By Judah Duke
The extensive proposal by the U.S. Army Corps of Engineers to fortify the New York harbor against storm surges has been met with a mix of eagerness and trepidation by most of the public. Yet in one of the most-impacted waterfront areas of the city, citizens are still oblivious.
The tentatively selected $52 billion Alternative 3b plan is still in its “preliminary” and “conceptual” planning stage, according to the USACE. But the window for public comment on the plan closed at the end of March after already being extended once, and the task of assuring the news reaches the public has been across the city.
One of many massive church gate structures slated for construction in 2030, the Arthur Kill barrier, would cut right through Tottenville Shore Park at the southern tip of Staten Island.
The views of the waterfront will be typified by the large-scale project, if it were to take place, all throughout New York’s boroughs. The plan features elevated promenades for the lower East side, like the vertical retaining walls lining where Manhattan meets the Hudson River, as well as levees, deployable flood barriers and underwater floodwalls in addition to 12 surge gates throughout Brooklyn, Queens and Staten Island.
Like the others planned, the Arthur Kill barrier would feature a band of submerged vertical lift gates stretching about 3,300 feet from shore to shore. While they may usually be open to maintain tidal flow, these non-navigable auxiliary gates, as well as a navigable gated passage 800 feet wide at the center, are meant to protect homes and businesses all along the kill by closing in the event of major storm surge.
There’s little indication that Tottenville’s residents have any idea what’s being planned.
“I can safely say it’s honestly a little hard for us,” resident Chris Bradford said. “If it doesn’t show up in the press … you really don’t hear about it. Nobody’s going door to door to tell you, nobody goes to the community board meetings.”
The problem stems from the government inadequately notifying New Yorkers about the plan and its public comment period.
Other communities around the city where such gates are planned, including Jamaica Bay, Red Hook, Newtown and Flushing, caught wind of the projects and have held town hall meetings and have amplified public scrutiny thanks to outreach by river alliances and “friends of” groups’ continued divulgence. No such group has advocated for community involvement in Tottenville.
On the morning of March 26 at Conference House Park, none of the Tottenville residents approached were aware of the project. But after being given a brief summary of the plan — with the ravages of hurricane Sandy fresh in the community’s memory — many residents said they would support the project.
“It’s certainly the first I’m hearing about it,” Bob Winslow, a father of two living nearby, said. “But even with all the construction, it would sound like it would be a good thing. You know, for the long-term.”
Storm surge risk, heightened by the onset of increasingly frequent coastal storms exacerbated by climate change, was the subject of the NY & NJ Harbor Tributaries Study that started 10 years ago with the signing of the Disaster Relief Appropriations Act of 2013 by President Barack Obama. Alternative 3b is just one of five different solutions the Corps considered, ranging from building a massive floodwall to block off the entire harbor to doing nothing at all.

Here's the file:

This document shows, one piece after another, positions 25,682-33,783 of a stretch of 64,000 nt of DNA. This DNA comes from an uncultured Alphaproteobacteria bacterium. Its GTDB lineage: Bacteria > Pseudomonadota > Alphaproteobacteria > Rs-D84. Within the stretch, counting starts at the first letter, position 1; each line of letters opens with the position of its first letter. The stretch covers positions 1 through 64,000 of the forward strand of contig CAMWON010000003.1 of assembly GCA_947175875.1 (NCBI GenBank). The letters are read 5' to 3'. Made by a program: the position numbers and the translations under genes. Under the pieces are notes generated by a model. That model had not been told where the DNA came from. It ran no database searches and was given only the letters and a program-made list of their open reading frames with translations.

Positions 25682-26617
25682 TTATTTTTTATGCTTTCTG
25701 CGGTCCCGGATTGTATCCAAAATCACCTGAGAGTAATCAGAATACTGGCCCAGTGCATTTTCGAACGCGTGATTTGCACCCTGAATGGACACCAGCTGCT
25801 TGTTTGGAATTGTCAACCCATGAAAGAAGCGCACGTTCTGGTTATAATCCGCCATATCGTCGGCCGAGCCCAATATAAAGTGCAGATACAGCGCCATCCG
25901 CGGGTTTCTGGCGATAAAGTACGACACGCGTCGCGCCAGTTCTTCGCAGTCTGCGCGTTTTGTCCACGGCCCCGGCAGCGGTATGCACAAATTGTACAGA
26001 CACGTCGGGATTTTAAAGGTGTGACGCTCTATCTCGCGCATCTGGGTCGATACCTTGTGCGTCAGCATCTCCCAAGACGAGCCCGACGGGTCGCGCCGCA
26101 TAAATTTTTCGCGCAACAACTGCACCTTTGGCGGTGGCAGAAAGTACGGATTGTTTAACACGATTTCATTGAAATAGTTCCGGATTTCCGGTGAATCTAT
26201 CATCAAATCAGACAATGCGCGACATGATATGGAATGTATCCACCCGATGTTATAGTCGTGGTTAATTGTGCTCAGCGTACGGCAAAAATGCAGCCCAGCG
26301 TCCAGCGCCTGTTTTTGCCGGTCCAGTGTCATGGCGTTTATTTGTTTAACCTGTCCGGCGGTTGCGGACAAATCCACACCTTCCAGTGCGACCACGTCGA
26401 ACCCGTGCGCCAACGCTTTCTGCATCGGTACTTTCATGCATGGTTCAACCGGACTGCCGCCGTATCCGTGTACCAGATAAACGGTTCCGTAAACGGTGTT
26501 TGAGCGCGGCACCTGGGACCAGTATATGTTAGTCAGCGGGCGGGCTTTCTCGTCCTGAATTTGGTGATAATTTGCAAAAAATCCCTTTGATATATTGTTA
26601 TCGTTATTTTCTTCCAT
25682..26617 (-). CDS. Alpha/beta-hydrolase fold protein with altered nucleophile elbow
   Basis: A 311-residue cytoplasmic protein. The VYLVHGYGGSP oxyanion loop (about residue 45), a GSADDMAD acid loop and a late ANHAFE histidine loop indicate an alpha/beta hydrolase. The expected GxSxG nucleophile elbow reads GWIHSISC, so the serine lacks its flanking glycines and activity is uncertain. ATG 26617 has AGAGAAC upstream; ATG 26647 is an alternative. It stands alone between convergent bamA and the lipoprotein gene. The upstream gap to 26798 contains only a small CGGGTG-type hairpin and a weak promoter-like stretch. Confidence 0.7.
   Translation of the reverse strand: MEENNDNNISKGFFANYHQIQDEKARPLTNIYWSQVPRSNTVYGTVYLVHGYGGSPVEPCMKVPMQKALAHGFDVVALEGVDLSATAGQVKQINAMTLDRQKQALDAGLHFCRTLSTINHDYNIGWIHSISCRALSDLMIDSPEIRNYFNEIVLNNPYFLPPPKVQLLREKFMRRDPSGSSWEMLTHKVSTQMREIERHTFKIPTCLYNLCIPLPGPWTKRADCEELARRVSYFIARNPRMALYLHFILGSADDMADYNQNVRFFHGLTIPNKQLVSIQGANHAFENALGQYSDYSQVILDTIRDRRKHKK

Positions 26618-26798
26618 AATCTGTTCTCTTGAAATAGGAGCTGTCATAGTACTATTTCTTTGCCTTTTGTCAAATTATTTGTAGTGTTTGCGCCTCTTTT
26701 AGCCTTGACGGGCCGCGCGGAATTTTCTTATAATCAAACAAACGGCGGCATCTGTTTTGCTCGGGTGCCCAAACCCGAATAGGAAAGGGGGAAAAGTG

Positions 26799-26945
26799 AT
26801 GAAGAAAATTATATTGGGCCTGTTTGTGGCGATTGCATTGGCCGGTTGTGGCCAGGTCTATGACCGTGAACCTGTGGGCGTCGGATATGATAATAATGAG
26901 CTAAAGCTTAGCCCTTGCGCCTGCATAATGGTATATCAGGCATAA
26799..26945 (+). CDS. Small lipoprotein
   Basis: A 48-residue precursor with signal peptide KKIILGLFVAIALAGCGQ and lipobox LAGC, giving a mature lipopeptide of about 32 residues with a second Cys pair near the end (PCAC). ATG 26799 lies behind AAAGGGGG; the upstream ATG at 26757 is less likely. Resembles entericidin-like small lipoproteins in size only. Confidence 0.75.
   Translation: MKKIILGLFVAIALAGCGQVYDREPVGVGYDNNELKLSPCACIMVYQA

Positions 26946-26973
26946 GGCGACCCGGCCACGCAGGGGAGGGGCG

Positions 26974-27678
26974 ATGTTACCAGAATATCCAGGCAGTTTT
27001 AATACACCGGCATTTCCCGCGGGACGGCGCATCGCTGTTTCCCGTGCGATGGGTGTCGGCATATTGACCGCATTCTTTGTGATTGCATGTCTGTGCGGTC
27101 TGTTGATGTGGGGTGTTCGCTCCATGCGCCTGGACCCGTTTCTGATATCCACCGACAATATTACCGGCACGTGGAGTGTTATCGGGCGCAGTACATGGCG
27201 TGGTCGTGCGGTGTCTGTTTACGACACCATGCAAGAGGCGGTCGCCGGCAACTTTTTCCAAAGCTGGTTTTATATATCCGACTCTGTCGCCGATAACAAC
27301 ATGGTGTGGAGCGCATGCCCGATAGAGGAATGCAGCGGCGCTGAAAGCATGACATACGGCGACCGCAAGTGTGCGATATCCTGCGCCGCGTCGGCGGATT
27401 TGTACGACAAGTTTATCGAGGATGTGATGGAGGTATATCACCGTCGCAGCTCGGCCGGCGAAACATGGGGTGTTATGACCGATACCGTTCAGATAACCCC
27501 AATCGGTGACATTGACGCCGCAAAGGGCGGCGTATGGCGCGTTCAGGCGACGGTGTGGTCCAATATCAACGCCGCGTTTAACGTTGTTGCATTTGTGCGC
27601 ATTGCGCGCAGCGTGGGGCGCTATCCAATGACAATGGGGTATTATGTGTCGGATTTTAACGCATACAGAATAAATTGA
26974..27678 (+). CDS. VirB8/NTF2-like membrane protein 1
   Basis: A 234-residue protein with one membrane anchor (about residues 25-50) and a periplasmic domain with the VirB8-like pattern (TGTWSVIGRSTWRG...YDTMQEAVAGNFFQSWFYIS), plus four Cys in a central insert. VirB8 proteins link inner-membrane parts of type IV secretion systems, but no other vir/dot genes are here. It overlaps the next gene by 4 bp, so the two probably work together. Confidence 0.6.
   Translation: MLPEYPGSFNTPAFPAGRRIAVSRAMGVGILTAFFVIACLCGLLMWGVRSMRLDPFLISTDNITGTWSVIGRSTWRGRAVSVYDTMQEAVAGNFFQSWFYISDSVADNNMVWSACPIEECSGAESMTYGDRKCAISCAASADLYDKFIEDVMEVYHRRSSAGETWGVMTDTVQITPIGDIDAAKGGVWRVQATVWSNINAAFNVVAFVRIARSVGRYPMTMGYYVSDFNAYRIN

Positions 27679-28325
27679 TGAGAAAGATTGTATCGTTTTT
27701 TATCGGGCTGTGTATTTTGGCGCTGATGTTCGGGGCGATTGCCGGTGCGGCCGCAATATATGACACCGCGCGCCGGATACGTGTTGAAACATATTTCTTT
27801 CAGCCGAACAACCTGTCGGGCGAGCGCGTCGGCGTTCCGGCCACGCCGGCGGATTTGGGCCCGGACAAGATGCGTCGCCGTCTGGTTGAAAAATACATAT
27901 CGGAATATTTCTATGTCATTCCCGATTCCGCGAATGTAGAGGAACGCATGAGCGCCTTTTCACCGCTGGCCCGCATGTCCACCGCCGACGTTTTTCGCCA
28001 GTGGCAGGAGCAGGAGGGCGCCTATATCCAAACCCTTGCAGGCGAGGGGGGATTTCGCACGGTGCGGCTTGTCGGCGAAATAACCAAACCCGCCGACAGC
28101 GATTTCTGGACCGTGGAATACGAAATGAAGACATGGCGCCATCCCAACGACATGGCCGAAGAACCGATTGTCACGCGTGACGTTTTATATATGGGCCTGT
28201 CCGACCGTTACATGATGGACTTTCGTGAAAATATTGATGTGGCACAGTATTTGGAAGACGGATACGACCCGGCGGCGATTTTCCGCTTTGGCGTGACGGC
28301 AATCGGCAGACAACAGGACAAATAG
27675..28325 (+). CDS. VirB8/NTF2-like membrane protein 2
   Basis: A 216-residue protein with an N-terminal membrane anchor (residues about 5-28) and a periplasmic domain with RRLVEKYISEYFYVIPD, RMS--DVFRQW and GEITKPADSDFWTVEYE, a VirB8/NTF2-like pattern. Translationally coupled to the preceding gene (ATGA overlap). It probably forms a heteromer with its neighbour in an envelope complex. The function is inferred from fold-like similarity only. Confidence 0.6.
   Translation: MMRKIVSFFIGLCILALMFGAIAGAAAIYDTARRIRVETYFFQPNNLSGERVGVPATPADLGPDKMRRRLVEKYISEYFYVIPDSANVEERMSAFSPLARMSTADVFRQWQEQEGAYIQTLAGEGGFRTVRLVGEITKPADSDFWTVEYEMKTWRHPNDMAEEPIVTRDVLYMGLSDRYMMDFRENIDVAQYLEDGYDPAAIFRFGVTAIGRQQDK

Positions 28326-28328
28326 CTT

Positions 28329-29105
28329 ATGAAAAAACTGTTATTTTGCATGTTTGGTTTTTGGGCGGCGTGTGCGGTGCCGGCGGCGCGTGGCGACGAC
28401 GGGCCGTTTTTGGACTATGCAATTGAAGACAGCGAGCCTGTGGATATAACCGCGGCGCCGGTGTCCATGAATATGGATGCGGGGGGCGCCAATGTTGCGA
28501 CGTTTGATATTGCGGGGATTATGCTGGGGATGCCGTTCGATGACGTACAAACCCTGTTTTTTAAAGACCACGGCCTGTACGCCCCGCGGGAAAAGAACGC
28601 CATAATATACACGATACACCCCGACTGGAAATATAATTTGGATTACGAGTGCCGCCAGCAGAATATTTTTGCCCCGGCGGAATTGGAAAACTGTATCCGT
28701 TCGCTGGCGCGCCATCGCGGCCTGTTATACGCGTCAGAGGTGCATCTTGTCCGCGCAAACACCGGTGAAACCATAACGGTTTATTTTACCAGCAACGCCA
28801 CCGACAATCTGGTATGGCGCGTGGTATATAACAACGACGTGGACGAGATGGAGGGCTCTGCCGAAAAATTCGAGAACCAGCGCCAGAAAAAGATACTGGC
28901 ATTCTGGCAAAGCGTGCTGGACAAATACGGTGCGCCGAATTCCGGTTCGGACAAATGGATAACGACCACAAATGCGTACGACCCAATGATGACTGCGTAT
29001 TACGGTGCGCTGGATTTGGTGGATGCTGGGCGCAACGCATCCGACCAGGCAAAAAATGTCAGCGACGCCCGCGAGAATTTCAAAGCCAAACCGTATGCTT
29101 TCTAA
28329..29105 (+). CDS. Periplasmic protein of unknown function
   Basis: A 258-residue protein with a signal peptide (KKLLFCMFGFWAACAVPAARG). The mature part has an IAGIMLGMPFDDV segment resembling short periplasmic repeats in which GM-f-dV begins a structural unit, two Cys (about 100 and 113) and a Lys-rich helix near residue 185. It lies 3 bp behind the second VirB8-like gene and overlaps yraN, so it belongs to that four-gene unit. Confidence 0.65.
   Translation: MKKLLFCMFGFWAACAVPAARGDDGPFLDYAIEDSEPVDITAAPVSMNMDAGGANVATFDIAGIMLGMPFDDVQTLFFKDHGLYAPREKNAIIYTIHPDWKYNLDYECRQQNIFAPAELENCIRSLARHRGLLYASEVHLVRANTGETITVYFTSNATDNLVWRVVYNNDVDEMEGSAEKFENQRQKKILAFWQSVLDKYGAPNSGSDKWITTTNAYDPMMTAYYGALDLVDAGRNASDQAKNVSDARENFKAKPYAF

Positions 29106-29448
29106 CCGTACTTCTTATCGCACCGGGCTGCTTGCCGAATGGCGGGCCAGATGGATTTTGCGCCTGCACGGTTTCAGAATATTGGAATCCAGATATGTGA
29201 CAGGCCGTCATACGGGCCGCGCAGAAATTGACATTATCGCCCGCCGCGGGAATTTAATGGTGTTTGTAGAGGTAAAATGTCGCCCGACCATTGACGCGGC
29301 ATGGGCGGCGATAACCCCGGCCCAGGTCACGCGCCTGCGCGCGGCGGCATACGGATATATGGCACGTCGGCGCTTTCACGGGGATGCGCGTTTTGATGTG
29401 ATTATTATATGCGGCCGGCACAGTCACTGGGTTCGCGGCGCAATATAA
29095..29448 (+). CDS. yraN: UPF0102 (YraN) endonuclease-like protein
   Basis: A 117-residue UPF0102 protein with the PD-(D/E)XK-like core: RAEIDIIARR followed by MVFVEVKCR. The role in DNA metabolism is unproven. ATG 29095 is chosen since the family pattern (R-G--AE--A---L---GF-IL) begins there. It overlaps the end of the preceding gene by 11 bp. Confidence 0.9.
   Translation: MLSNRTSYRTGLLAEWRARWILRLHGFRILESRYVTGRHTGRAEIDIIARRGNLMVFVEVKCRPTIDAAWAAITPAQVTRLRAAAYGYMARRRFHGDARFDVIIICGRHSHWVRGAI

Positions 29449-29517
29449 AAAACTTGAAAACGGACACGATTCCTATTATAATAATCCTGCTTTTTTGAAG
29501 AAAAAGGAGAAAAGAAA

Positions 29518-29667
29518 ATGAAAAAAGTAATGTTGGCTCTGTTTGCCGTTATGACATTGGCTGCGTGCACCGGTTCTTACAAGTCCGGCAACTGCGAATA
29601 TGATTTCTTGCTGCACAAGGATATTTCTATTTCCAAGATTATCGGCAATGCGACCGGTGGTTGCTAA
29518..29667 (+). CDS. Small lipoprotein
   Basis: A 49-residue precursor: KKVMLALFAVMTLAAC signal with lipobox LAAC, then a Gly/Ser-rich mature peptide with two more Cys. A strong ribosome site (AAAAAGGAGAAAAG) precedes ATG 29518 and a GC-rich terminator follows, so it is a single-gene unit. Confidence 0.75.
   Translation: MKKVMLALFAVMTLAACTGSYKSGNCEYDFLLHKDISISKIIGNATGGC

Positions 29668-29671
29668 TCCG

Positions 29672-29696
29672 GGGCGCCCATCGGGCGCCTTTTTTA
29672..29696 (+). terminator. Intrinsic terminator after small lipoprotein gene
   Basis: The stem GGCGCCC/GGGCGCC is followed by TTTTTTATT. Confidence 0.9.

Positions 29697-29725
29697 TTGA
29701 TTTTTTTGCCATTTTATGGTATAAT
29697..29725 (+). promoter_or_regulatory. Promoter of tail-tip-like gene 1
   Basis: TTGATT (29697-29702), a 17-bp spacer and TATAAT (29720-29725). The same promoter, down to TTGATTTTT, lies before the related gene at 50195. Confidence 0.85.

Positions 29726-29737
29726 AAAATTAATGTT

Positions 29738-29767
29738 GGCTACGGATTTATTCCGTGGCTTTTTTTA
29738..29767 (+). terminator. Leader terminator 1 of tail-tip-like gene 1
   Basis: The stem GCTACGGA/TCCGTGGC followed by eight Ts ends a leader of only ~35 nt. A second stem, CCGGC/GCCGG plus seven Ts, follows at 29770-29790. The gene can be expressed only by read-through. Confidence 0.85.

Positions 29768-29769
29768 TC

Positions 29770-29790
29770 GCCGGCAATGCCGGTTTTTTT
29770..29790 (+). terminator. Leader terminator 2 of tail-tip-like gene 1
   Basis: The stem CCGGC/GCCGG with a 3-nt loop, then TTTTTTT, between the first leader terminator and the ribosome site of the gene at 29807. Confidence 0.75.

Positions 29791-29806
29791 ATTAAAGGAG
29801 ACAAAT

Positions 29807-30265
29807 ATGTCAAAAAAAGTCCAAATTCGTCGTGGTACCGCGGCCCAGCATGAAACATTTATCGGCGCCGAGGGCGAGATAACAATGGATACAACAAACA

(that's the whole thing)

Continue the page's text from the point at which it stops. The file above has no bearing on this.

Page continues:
Local Vanessa Jones was quick to voice her support.
“It’s just going to get worse from here,” she said, beating dust off a rug in front of her home near the beach. “We can’t keep not doing anything and that’s really all Congress does.”
A joint statement on the project was sent to the USACE on behalf of various organizations, including the Newtown Creek Alliance, the Gowanus Canal Conservancy and seven others.
Listed in the statement on behalf of Staten Island’s Kill Van Kull and Arthur Kill was the Coalition for Wetlands & Forests. The coalition, a local environmental organization whose most recent public announcement dates back to 2021, and its silence on the issue leaves little assurance of community involvement or awareness despite the insertion in the joint statement. Every other community organization or alliance listed additionally hosted town hall meetings and presentations in collaboration with USACE representatives — the Coalition for Wetlands & Forests gave no such indication of engagement.
One of the statement’s chief concerns, echoed by other organizations as well, was that the tentatively selected plan neglects to incorporate sea-level rise, only adjusting to protect shorelines against expected storm surges.
It also outlined the “range of destructive ecological and social impacts that in-water
barriers would have,” including potential pollution, water flow disruption and a subsequent drop in water quality as well as the impacts of the construction process.
During Community Board 3’s monthly meeting on March 28, members passed a motion supporting a seven-foot-tall perimeter fence around a local park, approved a handful of liquor licenses and commented on some tree stumps that needed uprooting. Several other items were on the agenda. The Arthur Kill barrier was not one of them.
The board members did not respond to a request for comment. Neither did the U.S. Army Corps of Engineers, nor the aforementioned coalition.
“It’s a little bit of a shame that they’ve been so lowkey about it,” Bradford remarked. “Because I’m certain there would be a lot of opinions.”
It’s still undecided whether the USACE will be moving forward as recommendations from partners and the public will ultimately determine its fate. The Corps said a report will be released after it has processed public comments when it reaches the “Agency Decision Milestone” in June.